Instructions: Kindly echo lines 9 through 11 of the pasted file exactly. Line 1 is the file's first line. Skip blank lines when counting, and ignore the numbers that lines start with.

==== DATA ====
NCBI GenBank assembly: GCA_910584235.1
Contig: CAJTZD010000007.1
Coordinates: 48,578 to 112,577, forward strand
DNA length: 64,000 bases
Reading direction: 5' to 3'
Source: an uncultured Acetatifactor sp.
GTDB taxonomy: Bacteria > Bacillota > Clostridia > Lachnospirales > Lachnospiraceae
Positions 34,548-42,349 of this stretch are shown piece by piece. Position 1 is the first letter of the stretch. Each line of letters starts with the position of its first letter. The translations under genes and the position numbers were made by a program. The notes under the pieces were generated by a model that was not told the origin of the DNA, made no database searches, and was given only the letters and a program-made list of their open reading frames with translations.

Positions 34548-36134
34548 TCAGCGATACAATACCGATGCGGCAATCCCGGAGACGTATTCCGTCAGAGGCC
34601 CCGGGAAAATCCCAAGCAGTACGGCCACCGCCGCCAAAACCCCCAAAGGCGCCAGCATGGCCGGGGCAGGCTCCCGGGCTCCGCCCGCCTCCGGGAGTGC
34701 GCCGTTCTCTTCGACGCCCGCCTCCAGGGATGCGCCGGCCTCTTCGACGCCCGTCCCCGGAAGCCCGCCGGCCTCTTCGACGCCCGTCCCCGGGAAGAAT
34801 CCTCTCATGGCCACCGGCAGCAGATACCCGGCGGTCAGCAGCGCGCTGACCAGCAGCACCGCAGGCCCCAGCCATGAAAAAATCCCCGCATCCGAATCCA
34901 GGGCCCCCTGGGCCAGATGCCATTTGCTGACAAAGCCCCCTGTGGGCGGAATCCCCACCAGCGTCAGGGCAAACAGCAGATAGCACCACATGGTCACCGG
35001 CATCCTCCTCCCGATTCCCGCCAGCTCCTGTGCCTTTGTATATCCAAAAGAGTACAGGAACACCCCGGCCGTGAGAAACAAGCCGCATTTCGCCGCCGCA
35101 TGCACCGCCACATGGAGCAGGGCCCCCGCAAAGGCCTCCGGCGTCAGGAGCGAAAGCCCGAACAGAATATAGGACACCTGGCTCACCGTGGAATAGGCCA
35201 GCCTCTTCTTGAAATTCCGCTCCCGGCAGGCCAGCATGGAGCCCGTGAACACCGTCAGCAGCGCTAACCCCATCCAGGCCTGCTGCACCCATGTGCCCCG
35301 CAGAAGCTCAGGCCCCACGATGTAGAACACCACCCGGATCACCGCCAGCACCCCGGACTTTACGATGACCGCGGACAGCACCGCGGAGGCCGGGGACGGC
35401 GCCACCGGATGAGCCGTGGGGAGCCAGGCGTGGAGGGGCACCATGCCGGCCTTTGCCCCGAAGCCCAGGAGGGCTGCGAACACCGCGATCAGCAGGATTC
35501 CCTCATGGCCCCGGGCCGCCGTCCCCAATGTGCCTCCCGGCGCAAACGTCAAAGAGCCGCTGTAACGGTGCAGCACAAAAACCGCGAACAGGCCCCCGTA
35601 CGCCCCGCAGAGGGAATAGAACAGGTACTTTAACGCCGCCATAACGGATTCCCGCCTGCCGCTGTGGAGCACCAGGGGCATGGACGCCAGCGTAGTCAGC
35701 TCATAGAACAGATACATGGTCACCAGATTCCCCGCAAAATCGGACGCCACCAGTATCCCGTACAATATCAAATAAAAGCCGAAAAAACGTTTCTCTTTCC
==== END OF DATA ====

Positions 34548-36134
34548 TCAGCGATACAATACCGATGCGGCAATCCCGGAGACGTATTCCGTCAGAGGCC
34601 CCGGGAAAATCCCAAGCAGTACGGCCACCGCCGCCAAAACCCCCAAAGGCGCCAGCATGGCCGGGGCAGGCTCCCGGGCTCCGCCCGCCTCCGGGAGTGC